Quickly, however, the brand began to face a large amount of criticism for its environmental impact and was accused of ‘greenwashing’. This accusation is very serious because greenwashing stands for a brand or organization’s self-presentation as more environmentally conscious than they are in reality. Practically, greenwashing refers to the creation of a false or partially fake image of a green brand in order to earn a better reputation, attract more customers, and increase profit. In other words, the practice of greenwashing is directly associated with misleading consumers, as well as an intentional misrepresentation of the brand and its activities. Many companies can benefit from greenwashing because it helps create a more environmentally concerned and virtuous image that is attractive to consumers, as well as investors. All in all, greenwashing can boost an organizations’ reputation and make them stronger competitors in their respective industries regardless of their specialization. Due to these reasons, many businesses tend to engage in greenwashing deliberately.
Even though greenwashing claims are constructed as vague and misleading statements, it is possible to tell whether or not greenwashing is present in a brand’s self-presentation strategy. In particular, in the case of FIJI Water, greenwashing was obvious because the bottled water industry is inherently environmentally unfriendly due to the production of tons of non-biodegradable plastic bottles and the fact that the water sold by this brand was extracted in Fiji, a poor country with a scarce supply of drinking water and frequent outbreaks of infectious and parasitic diseases caused by the lack of clean and freshwater. Greenwashing claims can be detected with the help of a critical analysis of the environmental impact produced by a specific brand and its comparison with the green claims that it uses in its promotional campaigns.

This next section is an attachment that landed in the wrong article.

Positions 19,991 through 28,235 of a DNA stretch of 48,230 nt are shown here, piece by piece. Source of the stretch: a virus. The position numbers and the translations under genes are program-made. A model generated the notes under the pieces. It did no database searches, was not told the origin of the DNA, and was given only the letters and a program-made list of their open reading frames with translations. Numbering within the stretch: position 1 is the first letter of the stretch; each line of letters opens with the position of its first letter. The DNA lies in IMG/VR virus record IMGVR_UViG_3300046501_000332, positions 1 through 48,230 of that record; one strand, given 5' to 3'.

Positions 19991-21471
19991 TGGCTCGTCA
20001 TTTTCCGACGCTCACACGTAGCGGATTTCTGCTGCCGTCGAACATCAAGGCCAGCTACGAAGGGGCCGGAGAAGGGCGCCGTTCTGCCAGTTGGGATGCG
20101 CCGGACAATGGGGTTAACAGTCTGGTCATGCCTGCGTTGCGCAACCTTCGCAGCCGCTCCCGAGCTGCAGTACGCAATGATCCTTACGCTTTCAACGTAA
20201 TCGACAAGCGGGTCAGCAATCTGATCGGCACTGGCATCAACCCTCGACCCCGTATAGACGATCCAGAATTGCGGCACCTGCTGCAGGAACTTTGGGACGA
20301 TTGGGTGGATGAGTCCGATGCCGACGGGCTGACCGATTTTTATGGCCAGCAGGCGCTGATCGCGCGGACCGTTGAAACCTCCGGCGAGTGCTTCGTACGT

Additionality and Tests
Additionality is recognized as one of the fundamental concerns in regard to the carbon offset market. Practically, a carbon offset project is considered additional only if its benefits are calculated as additional to those that would occur for other reasons. There are several methods that environmentally-conscious organizations could employ in order to create carbon offsets. For example, some methods include capturing landfill methane, planting trees, and increasing the efficiency of fuels. Also, there is a way of measuring carbon offsets. For that, the estimated offsets are compared against the baseline scenario of emission levels that would have occurred without the carbon initiative.
Differently put, there is just one critical aspect that needs to be considered when testing the value of carbon offsets additionality. In order to see whether or not the created offsets are valuable, it is necessary to evaluate if the assessed offsets would not appear by themselves under a different scenario. Therefore, all the factors contributing to the cancellation of emissions need to be weighted so that it can be ascertained whether the offset project is truly valuable.